18 Aug
2021

Amendments to alcohol production laws signal new dawn for champagne and cognac labelling in Russia

Co-published

In early July, the international alcoholic beverage sector was alarmed by news coming from Russia regarding changes in wine and spirits legislation.

On 2 July 2021 Russian President Vladimir Putin signed amendments to the Federal Law on State Regulation of Production and Turnover of Alcoholic Products, effective immediately. The new law stunned the industry by taking the previous, single ‘sparkling wines (champagne)’ category, and splitting it into two: a broader sparkling wine category for imports, and Russian shampanskoye for products made in Russia.

Moreover, the new legislation introduces the category of ‘Russian cognac’ for brandies fully manufactured in Russia and produced with Russian grapes.

The spirits industry was initially rattled by worries that only local Russian manufacturers of sparkling wines would be allowed to use the name shampanskoye – the Russian word for champagne – but not foreign producers. It was also reported that after a transition period of seven years, the word ‘cognac’ could only be on labels of beverages produced in Russia.

However, more careful consideration of the law showed that things were not as bad as media initially reported, though it does seem to create unfair conditions that could affect foreign wine industries.

Background

From Soviet times, there has been a Russian equivalent of ‘champagne wine’ – shampanskoye – on the Russian market. For decades, Russian consumers were accustomed to the product names ‘Soviet champagne’ and ‘Armenian cognac’ with no connection to a specific French region. Meanwhile European countries and later the European Union continued in their efforts to limit, for example, the use of the word champagne/shampanskoye to only that originating from the French region with that name.

The new version of the Russian law indicates sparkling wine as a type of wine and ‘Russian shampanskoye’ as one of its kinds. Similarly regulated are the new categories of ‘wine of Russia’ and ‘cognac of Russia’.

It is still unclear whether current foreign champagne producers will be allowed to continue using the Cyrillic ‘шампа́нское’ on their labels. However, French producers will have the right to use the name ‘champagne’ for products coming from that respective region, while all foreign products will be obliged to use the marking ‘sparkling wine’, which was not the case before.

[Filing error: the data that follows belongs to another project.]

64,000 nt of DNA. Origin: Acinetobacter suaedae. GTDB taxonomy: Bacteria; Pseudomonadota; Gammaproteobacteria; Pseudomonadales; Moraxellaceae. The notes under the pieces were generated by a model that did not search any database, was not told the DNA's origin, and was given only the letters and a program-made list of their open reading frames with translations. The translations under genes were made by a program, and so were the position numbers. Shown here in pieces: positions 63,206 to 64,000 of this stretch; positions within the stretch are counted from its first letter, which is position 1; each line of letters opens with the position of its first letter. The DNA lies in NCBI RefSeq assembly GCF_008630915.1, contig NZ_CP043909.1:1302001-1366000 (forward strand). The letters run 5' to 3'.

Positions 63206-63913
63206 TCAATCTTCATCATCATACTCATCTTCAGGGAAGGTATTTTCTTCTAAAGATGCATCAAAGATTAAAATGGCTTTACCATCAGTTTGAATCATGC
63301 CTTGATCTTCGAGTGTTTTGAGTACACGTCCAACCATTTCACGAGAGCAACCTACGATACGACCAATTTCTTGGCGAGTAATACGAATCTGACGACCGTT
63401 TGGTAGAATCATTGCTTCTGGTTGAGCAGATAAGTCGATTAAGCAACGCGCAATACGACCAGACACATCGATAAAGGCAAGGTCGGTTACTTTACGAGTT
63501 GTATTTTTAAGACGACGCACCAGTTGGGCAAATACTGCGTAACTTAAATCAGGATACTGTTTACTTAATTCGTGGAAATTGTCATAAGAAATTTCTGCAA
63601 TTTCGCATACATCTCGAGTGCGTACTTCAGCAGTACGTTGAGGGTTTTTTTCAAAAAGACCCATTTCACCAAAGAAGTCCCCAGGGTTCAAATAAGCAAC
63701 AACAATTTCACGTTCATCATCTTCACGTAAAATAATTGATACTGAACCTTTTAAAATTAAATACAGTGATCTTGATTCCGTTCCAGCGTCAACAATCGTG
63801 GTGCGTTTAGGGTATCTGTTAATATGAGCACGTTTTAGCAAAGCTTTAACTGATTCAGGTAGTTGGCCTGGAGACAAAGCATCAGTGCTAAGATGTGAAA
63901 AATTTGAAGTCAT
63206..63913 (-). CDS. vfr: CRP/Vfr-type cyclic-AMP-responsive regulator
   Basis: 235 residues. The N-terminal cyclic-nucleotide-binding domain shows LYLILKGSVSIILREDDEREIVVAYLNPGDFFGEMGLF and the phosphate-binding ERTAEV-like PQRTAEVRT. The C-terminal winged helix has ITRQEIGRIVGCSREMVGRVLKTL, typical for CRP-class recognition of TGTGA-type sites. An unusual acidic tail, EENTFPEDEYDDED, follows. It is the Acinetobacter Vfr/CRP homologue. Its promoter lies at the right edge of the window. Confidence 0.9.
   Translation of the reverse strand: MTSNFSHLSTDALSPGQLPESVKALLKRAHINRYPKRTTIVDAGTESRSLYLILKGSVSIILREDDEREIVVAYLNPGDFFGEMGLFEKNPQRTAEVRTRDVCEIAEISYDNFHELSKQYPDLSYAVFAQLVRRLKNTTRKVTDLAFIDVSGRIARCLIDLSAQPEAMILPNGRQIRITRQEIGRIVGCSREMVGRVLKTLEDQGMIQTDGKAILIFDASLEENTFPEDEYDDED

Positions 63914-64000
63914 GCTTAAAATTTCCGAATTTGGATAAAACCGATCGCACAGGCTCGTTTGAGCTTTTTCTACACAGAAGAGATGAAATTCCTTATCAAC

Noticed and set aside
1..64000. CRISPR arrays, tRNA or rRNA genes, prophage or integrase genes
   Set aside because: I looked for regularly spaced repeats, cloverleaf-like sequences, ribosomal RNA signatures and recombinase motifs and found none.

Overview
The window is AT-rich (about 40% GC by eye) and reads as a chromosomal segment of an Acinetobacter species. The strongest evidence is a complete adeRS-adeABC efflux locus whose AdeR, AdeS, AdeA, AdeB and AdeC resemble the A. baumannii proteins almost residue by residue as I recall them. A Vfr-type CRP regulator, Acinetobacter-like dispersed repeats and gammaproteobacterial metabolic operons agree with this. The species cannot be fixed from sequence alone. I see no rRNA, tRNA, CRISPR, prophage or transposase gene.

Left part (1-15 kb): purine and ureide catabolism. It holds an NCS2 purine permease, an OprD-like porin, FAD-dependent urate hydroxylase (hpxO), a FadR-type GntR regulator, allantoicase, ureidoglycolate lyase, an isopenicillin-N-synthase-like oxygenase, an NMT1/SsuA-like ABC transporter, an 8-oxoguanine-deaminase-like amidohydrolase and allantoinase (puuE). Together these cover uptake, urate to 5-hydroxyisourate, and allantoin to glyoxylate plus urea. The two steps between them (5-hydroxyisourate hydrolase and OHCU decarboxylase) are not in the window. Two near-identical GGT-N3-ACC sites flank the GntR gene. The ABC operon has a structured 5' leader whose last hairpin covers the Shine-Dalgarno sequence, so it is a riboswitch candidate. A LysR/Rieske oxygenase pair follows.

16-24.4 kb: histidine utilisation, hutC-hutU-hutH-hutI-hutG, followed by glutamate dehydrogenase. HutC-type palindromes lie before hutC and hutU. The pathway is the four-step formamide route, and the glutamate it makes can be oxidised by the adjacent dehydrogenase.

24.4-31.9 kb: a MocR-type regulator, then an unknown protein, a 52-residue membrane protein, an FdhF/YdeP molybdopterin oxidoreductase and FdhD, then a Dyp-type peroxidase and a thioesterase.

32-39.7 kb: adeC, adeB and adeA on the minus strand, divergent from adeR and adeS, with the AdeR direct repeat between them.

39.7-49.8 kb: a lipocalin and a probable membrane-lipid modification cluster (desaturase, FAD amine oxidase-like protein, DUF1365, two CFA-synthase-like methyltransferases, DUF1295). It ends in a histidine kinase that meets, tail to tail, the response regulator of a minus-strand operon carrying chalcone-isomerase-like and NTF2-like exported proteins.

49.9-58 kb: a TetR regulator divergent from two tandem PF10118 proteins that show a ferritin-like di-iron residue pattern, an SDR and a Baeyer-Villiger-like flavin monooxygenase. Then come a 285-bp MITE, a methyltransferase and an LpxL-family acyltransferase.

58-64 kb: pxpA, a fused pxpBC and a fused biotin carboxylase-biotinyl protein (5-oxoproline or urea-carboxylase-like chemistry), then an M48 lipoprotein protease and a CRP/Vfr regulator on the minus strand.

The new changes seem somewhat biased with respect to non-Russian champagne producers and importers: they are now financially and technically challenged to re-label their products, adding references to sparkling wine, in order to comply with the law and with no allocated transition period. Russian producers are under no such obligation.

Another issue is that Russian consumers traditionally consider sparkling wine as lower-end and shampanskoye as premium.

As the Russian Patent and Trademark Office recently explained, the idea behind this is that the Russian equivalents of the names shampanskoye and cognac have become commonly used in Russia with respect to certain types of products, and therefore are not misleading for Russian consumers. It also confirms that using the Latin champagne and cognac still can only be performed by the rights holders. Yet the law remains ambiguous regarding French producers, and it is totally unclear regarding others (eg, Californian producers).

The new legislation is aimed at reviving Russia’s sparkling wine and brandy industries and supporting domestic producers.

A deeper understanding of the new law will come over time. International and Russian producers will ideally work out a mutually beneficial solution. Meanwhile, the extent to which the amendments will affect champagne and cognac producers importing into Russia remains to be seen.

For further information contact:

Alexander Christophoroff
Gowling WLG
View website

Ekaterina Fourmanova
Gowling WLG
View website

This is a co-published article whose content has not been commissioned or written by the IAM editorial team, but which has been proofed and edited to run in accordance with the IAM style guide.